A push to get Alaska’s Legislature to tighten up the law for recalling elected municipal officials made progress last week. The Alaska Municipal League passed a resolution asking lawmakers to revisit the grounds for recalling municipal officials. This comes after several recall efforts have sprung up around the state, one of which landed in court.
Municipal officials can be recalled for misconduct in office, incompetence or failure to perform their duties. When a citizen thinks a municipal official’s actions fall under any of those categories, they can file for a petition to recall them. If the city clerk decides the allegations would be cause for recall, if they were true, a recall election can move forward.
But the state statute doesn’t define in legal terms what the threshold for each recallable offense is, and some say that’s a problem.
Homer City Council member Donna Aderhold was one of three council members to face a recall election this summer, and crafted the resolution approved at the Municipal League’s conference last week.
“Just in the little bit of work that I’ve done, one of the issues is that each municipality is evaluating these recall petition applications alone, without the benefit of the collective understanding of how to evaluate the petition or the petition applications in terms of the language in the petition,” Aderhold explained.
The Homer City Council approved sending the resolution to the Municipal League in August and it also approved a companion resolution of its own.
Both measures come after the city fought a court battle against the American Civil Liberties Union, which represented the three council members, over the recall petition in Homer being approved.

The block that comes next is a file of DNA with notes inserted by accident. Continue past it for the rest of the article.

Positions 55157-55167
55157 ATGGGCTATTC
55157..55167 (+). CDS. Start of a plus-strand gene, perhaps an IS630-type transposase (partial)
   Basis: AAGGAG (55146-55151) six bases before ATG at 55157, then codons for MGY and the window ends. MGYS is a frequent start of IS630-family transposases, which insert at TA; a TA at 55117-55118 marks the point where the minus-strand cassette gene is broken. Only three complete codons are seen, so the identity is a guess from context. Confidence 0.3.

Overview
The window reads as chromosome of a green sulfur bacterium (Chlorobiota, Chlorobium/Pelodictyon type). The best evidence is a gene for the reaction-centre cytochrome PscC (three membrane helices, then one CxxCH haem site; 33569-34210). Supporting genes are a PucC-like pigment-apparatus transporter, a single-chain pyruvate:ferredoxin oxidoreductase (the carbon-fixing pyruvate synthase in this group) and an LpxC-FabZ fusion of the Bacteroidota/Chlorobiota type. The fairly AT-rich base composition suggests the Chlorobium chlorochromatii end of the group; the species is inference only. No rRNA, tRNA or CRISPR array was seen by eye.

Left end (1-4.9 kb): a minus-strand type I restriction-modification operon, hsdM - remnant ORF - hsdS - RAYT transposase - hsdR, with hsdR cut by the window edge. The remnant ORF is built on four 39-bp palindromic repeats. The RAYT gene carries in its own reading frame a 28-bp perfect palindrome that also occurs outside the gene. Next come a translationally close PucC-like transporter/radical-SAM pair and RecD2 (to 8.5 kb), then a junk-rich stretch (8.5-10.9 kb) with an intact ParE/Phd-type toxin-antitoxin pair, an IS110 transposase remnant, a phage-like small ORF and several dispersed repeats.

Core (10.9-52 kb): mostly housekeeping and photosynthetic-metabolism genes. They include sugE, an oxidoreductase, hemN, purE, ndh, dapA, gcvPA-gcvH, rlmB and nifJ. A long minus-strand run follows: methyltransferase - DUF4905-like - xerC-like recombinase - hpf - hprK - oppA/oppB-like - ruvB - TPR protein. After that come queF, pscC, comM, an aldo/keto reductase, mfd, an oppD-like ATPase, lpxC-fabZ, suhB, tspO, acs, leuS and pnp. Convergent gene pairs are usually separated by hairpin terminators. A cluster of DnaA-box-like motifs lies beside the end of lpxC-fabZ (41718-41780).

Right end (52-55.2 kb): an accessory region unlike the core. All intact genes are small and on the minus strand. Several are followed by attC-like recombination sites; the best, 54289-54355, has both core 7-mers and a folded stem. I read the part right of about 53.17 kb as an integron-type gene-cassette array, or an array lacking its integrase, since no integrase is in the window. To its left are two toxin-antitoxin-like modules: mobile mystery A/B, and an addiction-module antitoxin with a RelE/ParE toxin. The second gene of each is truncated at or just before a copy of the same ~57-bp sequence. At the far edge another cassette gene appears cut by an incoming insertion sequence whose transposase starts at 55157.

Petitioners argued that three council members committed misconduct in office after sponsoring and crafting two resolutions regarding the Dakota Access Pipeline and inclusivity for minority populations. The ACLU argued the resolutions did not constitute misconduct.
Council member Heath Smith sponsored both resolutions asking the Legislature to revisit the matter and presented the measure at the Municipal League conference.
Smith said recall efforts will likely continue winding up in court if the Legislature doesn’t clear up the statute.
“I think if the Legislature looks at it, it’s going to be fairly easy one way or another to kind of define it in a more succinct way,” he said. “So, when somebody looks at what’s being brought forward, it’s very easy to make a determination, and we don’t have to get tied up in courts to give the voters what they’re asking for.”
Smith said he doesn’t necessarily want the Legislature to make it more difficult for recall efforts to move forward, but said he just wants clarity.
“I mean there’s two ways to look at it. It’s whether they define it in a sense to where they clearly lay out what constitutes very specifically a violation, or they can basically say the voter is educated enough to decide what that is,” Smith added.
Aderhold said she would like the Legislature to narrow the statute’s scope.
A handful of recall efforts have sprung up around the state in recent months. Borough assembly members survived a recall in Haines this summer and a petition was denied in Petersburg. One recall effort in Cordova was successful in ousting a city council member earlier this month and a new petition is currently circulating for Unalaska’s mayor.
Aderhold said as more municipalities deal with the issue across the state, the more clear guidance is needed.
“By having a better definition, I believe it will clarify for municipalities, for elected officials and for the public, what is the process and what are the standards, what is a recallable offense,” Aderhold said.
This isn’t the first time the Legislature has been asked to revisit the statute. The Alaska Supreme Court asked lawmakers to clear up the law in a 1984 court battle involving the Bering Strait School District.
The Municipal League will lobby the Legislature on the issue during the next legislative session, but it’s unclear whether it will take on the matter as it grapples with the state’s fiscal issues.